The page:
Youth and adult program participants will make healthy food choices, achieve the recommended amount of physical activity and reduce risk factors for chronic diseases.

III. Relationship to County Government Objectives

The County of Wayne has adopted a county comprehensive plan that provides vision and guidance in the development of the county over the next five years. Cooperative Extension has and can play a major part in the implementing certain portions of the county’s comprehensive plan in areas that are within Extension’s mission. Some of the areas that Cooperative Extension can address the county comprehensive plan are in the following areas.

• Economic Development Vision
-Educational and Training Programs by encouraging and helping underemployed and recently graduated local residents take advantage of business expansion and development.
-Quality of Life, Image and Cultural Amenities by developing supporting community programs that enhances and encourage community participation.

• Agricultural Preservation/Growth Management Vision
-Rural Development and Agricultural Production by helping to identify and protect productive farm land development which conflicts with farming.
-Agribusiness by supporting large scale production, processing, and distribution of agricultural products.
-Agri-tourism as a means of supplementing and sustaining family farms and also bolstering the local economy.

• Water and Sewer Services Vision
-Protect Farmland From Development Pressures.

• Housing and Neighborhoods Vision
-Greenspace Development, encourage the use of open land in environmentally sound, economically cost effective and visually attractive alternative to large lot sprawl.

• Community appearance and Image Vision
-Landscape Improvements at existing and new commercial developments, assist in educating the public in best management practices that are economically feasible and appropriate to the environment.

• Farm Land Preservation
-Extension to give lead in implementing the ten recommendations from the Farm Land Preservation Study

IV. Diversity Plan

NC Cooperative Extension, Wayne County Center is dedicated to equality of opportunity and offers equal access in programs and employment. Extension does not practice or condone discrimination toward program participants. All reasonable efforts will be made to make its programs available to all populations by:

• Contacting media outlets that target minorities to seek their assistant in announcing programs and events meeting minority participation

• Developing announcements, flyers and posters to be placed in public places frequented by minorities

• Write personal letters to minorities encouraging them to participate

• Make personal contacts with a representative number of minority leaders to encourage increased participation

• Contact community groups for assistance by informing clientele of available programs

Efforts will be made by the Extension staff to increase the involvement of the Hispanic/Latino community in Extension's programs. This includes, but not limited to, involving them in the 4-H, Extension and Community Association Educational programs and on farm safety training.

V. Primary Delivery and Evaluation Methods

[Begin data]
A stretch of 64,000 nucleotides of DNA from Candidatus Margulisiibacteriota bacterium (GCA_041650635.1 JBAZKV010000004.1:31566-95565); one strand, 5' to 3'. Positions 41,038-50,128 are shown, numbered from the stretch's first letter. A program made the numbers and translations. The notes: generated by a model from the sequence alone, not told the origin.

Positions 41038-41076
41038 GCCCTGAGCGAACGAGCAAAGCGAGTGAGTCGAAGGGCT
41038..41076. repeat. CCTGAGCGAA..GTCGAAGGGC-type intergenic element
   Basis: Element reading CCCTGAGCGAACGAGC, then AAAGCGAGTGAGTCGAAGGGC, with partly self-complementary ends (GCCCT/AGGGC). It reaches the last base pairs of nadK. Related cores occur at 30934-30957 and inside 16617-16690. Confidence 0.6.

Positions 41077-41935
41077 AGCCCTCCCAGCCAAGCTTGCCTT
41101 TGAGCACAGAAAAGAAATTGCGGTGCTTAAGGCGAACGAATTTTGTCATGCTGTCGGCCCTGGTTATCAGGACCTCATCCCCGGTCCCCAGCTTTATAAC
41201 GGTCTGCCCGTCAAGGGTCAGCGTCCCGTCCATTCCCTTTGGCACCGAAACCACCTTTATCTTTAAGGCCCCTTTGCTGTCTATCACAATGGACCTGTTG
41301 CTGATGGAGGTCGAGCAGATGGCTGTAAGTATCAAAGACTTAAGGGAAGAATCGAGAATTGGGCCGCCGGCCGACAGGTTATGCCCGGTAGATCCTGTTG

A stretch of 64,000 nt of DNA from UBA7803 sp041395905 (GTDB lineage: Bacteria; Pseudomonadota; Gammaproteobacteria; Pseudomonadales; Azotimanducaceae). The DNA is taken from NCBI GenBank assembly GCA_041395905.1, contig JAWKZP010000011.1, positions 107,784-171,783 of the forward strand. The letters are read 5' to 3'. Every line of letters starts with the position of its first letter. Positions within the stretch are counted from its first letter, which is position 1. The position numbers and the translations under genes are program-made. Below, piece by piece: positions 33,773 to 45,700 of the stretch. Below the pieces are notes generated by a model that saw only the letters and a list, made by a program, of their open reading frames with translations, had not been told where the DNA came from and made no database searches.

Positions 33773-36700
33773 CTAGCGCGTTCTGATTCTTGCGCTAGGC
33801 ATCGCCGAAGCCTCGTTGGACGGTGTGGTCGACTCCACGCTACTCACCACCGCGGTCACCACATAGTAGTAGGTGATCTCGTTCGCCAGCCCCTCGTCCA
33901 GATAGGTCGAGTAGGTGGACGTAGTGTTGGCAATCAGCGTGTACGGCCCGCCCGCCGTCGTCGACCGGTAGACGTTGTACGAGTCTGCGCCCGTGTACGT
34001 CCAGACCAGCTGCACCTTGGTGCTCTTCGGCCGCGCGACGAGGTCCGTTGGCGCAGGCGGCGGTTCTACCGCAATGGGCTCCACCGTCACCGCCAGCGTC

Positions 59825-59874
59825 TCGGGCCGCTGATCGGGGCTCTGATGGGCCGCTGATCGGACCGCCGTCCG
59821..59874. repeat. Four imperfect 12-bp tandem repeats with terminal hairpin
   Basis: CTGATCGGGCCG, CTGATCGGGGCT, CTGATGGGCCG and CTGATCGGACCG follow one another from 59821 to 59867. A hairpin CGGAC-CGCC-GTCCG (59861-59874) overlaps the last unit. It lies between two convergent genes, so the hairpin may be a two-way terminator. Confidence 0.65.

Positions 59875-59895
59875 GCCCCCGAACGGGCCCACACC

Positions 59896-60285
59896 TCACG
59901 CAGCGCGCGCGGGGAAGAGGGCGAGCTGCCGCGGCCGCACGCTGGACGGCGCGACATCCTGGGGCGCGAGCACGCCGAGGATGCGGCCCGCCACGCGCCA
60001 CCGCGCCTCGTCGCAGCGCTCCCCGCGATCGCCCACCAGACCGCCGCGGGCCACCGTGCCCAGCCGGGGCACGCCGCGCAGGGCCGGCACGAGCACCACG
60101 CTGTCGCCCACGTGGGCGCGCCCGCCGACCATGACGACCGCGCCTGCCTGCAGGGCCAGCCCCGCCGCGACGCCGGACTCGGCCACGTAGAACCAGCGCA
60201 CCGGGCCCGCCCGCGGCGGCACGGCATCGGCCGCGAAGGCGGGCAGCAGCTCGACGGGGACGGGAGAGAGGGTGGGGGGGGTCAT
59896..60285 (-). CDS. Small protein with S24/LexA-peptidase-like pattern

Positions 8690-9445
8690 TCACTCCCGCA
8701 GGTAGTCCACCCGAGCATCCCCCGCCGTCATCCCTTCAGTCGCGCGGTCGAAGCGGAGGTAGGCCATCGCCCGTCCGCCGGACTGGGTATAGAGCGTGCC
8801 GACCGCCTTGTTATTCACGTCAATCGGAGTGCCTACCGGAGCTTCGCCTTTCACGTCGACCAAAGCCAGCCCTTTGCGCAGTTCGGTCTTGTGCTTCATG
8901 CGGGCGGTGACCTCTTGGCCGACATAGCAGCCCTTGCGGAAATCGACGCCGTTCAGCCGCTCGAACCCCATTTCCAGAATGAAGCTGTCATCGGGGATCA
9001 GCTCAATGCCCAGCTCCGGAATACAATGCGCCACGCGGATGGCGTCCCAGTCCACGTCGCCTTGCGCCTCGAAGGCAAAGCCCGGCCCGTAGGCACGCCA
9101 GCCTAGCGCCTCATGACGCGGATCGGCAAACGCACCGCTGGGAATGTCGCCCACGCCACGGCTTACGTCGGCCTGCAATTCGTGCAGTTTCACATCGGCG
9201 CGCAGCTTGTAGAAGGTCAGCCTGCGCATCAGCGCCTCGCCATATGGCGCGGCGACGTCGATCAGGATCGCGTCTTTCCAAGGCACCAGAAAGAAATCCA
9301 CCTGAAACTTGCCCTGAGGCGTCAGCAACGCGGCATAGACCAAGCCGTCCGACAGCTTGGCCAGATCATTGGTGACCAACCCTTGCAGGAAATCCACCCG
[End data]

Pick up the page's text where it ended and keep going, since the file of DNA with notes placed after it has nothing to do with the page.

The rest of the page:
Delivering timely, relevant educational programs that meet critical local needs is the cornerstone of Extension’s mission. Extension educational programs are designed to equip the citizens of Wayne County with the knowledge, skills and tools to improve their economic prosperity, environmental stewardship and quality of life. An Extension program delivery system is a planned and organized eclectic mix of educational methods used during an educational program. Extension educational methods are the specific ways by which research-based information is shared with targeted learners. Extension educators in our county employ a wide variety of hands-on, experiential educational methods, such as interactive workshops and classes, demonstrations, field days and tours, that allow learners to fully engage in the learning process, test new knowledge and/or practice new skills during the educational session. Equally important, this plan will also include educational methods such as seminars, client visits, fact sheets, newsletters, and home study kits that serve to support and reinforce learning as well as provide motivation for continued learning. Armed with the most current literature on effective teaching and learning, Extension educators also skillfully select educational methods based on the learning style preferences and special needs of the targeted learners. These client-focused methods afford learners the opportunity to gain the necessary knowledge and skills to change their lives in meaningful ways. Another key feature of Extension program delivery that is evident in this plan is our commitment to being customer driven and customer focused. As such, in addition to the County Extension Center, Extension educational programs are delivered online, in community centers, on farms, and other locations in order for our programs to be available and accessible to, and fully utilized by, the citizens of Wayne County.

In Extension, success is defined as the extent to which our educational programs have made a difference in the lives of the citizens of Wayne County. Evaluation methods are the way we make those observations about first and foremost whether any changes occurred as a result our educational programs, and subsequently the significance of those changes. As an educational organization, the changes we seek focus on key outcomes such as the knowledge and skills participants gain from our programs. More specifically, in this plan, we are using quantitative research methods such as retrospective testing, pre and post tests and/or surveys to measure change in knowledge gained, the application of that knowledge, number of new skills developed, and types of new skills developed. Extension, as a results-oriented organization, is committed to also assessing the social, economic and/or environmental impact that our programs have on the individuals who participate, their families and communities and ultimately the county as a whole (i.e. true significance of the changes stemming from our programs). We plan to measure these impacts in both the long and short-term. In this annual plan (short-term), we have outlined financial impacts as our primary evaluation methods. Another value held in Extension is actively listening to and dialoguing with targeted learners. Therefore, this plan also includes qualitative evaluation methods such as testimonials from program participants, and interviews and focus groups with participants.